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Abstract: SA-PO934

Predicting Renal Function Decline From Readily Available Clinical Variables in Electronic Health Records Using Machine Learning

Session Information

Category: CKD (Non-Dialysis)

  • 2202 CKD (Non-Dialysis): Clinical‚ Outcomes‚ and Trials

Authors

  • Mathew, Roy O., Loma Linda VA Health Care System, Loma Linda, California, United States
  • Odigwe, Brendan Elochukwu, University of South Carolina School of Engineering, Columbia, South Carolina, United States
  • Paudel, Sujay Dutta, Loma Linda University School of Medicine, Loma Linda, California, United States
  • Odigwe, Celestine I., Thomas Hospital, Fairhope, Alabama, United States
  • Fung, Enrica, Loma Linda VA Health Care System, Loma Linda, California, United States
  • Norouzi, Sayna, Loma Linda University School of Medicine, Loma Linda, California, United States
  • Infante, Sergio, Loma Linda University School of Medicine, Loma Linda, California, United States
  • Abdi Pour, Amir, Loma Linda University School of Medicine, Loma Linda, California, United States
  • Rangaswami, Janani, The George Washington University School of Medicine and Health Sciences, Washington, District of Columbia, United States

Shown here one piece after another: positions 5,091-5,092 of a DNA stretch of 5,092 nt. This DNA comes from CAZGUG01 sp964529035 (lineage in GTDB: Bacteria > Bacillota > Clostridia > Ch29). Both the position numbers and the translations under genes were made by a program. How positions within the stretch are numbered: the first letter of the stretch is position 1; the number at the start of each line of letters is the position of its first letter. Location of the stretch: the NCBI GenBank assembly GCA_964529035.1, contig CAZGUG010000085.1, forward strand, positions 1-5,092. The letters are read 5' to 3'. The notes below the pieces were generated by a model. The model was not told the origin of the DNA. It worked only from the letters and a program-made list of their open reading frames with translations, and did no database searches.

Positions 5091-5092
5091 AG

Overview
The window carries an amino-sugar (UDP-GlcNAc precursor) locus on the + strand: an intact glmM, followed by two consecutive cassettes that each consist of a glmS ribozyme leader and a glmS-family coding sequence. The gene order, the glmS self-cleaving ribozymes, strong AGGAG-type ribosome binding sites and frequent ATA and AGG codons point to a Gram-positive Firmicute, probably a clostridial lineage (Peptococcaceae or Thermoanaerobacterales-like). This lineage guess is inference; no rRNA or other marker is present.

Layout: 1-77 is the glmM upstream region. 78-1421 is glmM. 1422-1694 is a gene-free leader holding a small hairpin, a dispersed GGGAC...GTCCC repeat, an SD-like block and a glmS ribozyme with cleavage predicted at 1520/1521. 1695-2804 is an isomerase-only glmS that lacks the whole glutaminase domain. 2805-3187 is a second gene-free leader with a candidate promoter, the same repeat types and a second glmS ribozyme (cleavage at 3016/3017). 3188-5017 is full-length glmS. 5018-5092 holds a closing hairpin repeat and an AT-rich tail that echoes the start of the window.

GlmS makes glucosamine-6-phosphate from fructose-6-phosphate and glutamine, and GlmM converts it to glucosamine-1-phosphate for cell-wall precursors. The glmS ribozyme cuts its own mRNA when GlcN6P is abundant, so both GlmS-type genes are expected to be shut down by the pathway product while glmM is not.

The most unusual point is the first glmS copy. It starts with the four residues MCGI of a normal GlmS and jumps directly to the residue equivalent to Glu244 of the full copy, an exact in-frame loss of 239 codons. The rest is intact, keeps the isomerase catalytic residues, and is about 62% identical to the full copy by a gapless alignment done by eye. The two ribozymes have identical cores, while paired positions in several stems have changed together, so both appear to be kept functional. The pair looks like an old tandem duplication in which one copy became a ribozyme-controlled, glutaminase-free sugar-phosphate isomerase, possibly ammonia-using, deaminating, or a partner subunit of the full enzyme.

• Valafar, Homayoun, University of South Carolina School of Engineering, Columbia, South Carolina, United States
Background

This analysis sought to implement machine learning (ML) algorithms to incorporate readily available clinical variables from a nationally representative administrative dataset to predict future renal function decline.

Methods

All data retrieved from the Veterans Affairs (VA) corporate data warehouse. The outcome was the rate of estimated glomerular filtration rate (eGFR) decline over 3 years. An Artificial Neural Network (ANN) was developed as our machine learning technique of choice and was implemented utilizing the nerualnet package in R.
A total of 183,054 unique veterans with baseline eGFR between 15 and 60 ml/min/1.73m2 with follow up serum creatinine annually for 3 years following the index creatinine value were included. Training cohort consisted of 75% of the total population, leaving 25% for ML model testing. A total of 101 variables were initially available. For the final training cohort, 74 variables were included (after excluding outcomes, dates, and identifiers). Loma Linda VA IRB provided expedited review approval.
For experimentation, we created a feed-forward Neural network with 2 hidden layers, having 32 and 16 neurons in the first and second hidden layers, respectively.

Results

Of the included patients, 81% had CKD G3a, 15% G3b, and 4% with G4. The optimal neural network architecture produced the prediction of the 3-year decline in eGFR in the testing cohort with mean square error of 0.04, and correlation coefficient of 0.998 (Figure).

Conclusion

ANNs accurately predicted the rate of progression. Such ML techniques can accurately identify high-risk patients for intensive risk reduction and/or targeted research efforts for novel interventions.

Predicted vs actual rate of eGFR decline using feed forward neural network from administrative health data.